Does Fan Fiction Strengthen the Fandom

A lot of people look down on Fan Fiction, especially those who do not understand completely what it is about. Some authors refuse to allow fan fictions of their stories to be published online, George R.R. Martin called it a bad practice. But is it? Is it bad practice? Or does is in fact strengthen hopeful writers and help build a base? And what does Fan Fiction do to the fandom? Does it strengthen the fandom or weaken it?

  • I will have to give my personal experience here to make a case. I started fiction writing with the fan fiction, and I see several benefits. First of all, you don't have to worry too much about world building and work on your styles; the world is already there, and you should have good understanding of it. You are likely to be more motivated since the subject is of your liking, which is a big plus. When I was writing fan fiction for Castlevania, I was only happy to write about the world I liked. Many of my chapters were never read, but I did not care because I was loving every second of it. If the new writer is unsure of how to make the world, fan fiction can be a good practice. Of course, there are several pitfalls with fan fictions. The most dangerous of all is that if you stay with fan fiction for too long, you will have hard time developing your own world. In addition to this, overuse of Mary Sue can create conflict within the fan community, and can lead to disastrous consequence. If certain "interpretation" gains popularity, the writer may become arrogant and stops improving him/herself. So my opinion is that fan fiction is a great way to start writing, but eventually you have to get out from it to be original writer. – idleric 7 years ago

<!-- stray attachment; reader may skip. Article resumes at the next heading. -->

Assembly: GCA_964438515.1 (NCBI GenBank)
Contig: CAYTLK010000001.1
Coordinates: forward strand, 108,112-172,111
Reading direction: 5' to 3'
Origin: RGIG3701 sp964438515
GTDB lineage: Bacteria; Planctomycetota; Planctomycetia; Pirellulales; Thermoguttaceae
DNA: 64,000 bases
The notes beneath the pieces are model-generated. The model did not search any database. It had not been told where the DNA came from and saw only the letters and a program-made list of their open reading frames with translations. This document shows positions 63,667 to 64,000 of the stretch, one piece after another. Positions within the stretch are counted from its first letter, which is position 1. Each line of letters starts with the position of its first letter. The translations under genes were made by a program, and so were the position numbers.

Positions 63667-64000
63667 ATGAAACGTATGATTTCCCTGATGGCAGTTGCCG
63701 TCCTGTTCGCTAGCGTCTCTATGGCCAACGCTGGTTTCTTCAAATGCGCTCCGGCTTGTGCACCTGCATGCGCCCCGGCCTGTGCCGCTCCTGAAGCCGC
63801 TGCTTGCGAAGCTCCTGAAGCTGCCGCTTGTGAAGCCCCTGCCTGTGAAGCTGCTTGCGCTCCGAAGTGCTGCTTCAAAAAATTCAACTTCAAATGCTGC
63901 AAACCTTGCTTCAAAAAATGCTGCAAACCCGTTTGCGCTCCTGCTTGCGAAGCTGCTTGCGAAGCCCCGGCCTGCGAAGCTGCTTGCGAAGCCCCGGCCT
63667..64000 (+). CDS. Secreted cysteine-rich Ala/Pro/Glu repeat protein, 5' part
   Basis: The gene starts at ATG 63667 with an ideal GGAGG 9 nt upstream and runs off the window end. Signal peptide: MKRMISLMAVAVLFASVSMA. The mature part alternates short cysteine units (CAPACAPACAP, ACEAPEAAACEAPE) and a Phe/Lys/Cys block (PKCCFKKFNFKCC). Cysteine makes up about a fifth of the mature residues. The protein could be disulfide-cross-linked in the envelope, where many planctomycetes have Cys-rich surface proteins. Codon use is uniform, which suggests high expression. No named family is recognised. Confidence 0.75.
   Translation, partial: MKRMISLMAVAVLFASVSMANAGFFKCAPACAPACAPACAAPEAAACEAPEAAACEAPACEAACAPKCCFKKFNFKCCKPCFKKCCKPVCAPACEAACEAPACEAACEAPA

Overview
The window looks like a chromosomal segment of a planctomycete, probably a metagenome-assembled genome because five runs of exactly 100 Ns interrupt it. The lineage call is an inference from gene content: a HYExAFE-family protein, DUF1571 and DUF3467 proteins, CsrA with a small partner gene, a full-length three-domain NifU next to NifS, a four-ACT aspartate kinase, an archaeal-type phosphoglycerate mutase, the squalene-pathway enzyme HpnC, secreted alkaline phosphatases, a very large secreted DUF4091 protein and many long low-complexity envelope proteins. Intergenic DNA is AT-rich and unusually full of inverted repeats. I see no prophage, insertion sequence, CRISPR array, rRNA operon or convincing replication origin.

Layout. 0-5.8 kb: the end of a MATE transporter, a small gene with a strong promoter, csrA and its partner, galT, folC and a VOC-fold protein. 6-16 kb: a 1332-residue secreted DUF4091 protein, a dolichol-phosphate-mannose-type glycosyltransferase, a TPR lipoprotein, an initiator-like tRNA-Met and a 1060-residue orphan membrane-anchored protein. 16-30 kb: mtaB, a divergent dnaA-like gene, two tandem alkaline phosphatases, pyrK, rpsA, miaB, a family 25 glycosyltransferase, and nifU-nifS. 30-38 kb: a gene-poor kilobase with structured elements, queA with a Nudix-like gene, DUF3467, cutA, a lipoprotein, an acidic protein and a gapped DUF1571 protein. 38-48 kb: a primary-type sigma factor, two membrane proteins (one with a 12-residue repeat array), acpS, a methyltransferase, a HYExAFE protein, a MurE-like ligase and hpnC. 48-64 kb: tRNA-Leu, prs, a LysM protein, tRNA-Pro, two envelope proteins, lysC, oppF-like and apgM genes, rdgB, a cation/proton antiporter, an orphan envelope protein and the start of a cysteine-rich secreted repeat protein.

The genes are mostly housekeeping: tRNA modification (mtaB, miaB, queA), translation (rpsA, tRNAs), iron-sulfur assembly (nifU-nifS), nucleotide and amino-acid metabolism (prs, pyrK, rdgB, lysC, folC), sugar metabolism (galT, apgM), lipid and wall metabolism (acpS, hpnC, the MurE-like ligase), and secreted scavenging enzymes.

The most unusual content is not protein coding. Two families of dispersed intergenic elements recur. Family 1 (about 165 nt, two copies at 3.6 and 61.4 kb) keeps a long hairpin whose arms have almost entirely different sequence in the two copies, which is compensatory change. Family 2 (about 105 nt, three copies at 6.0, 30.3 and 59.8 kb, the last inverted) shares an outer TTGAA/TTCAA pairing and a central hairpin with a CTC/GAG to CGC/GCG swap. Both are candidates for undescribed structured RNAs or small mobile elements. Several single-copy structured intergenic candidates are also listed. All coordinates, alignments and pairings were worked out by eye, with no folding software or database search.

• For those interested, please take note of the thesis posited within an article I wrote about, especially the final sub-heading: https://the-artifice.com/when-a-story-should-end/ – Matthew Sims 7 years ago

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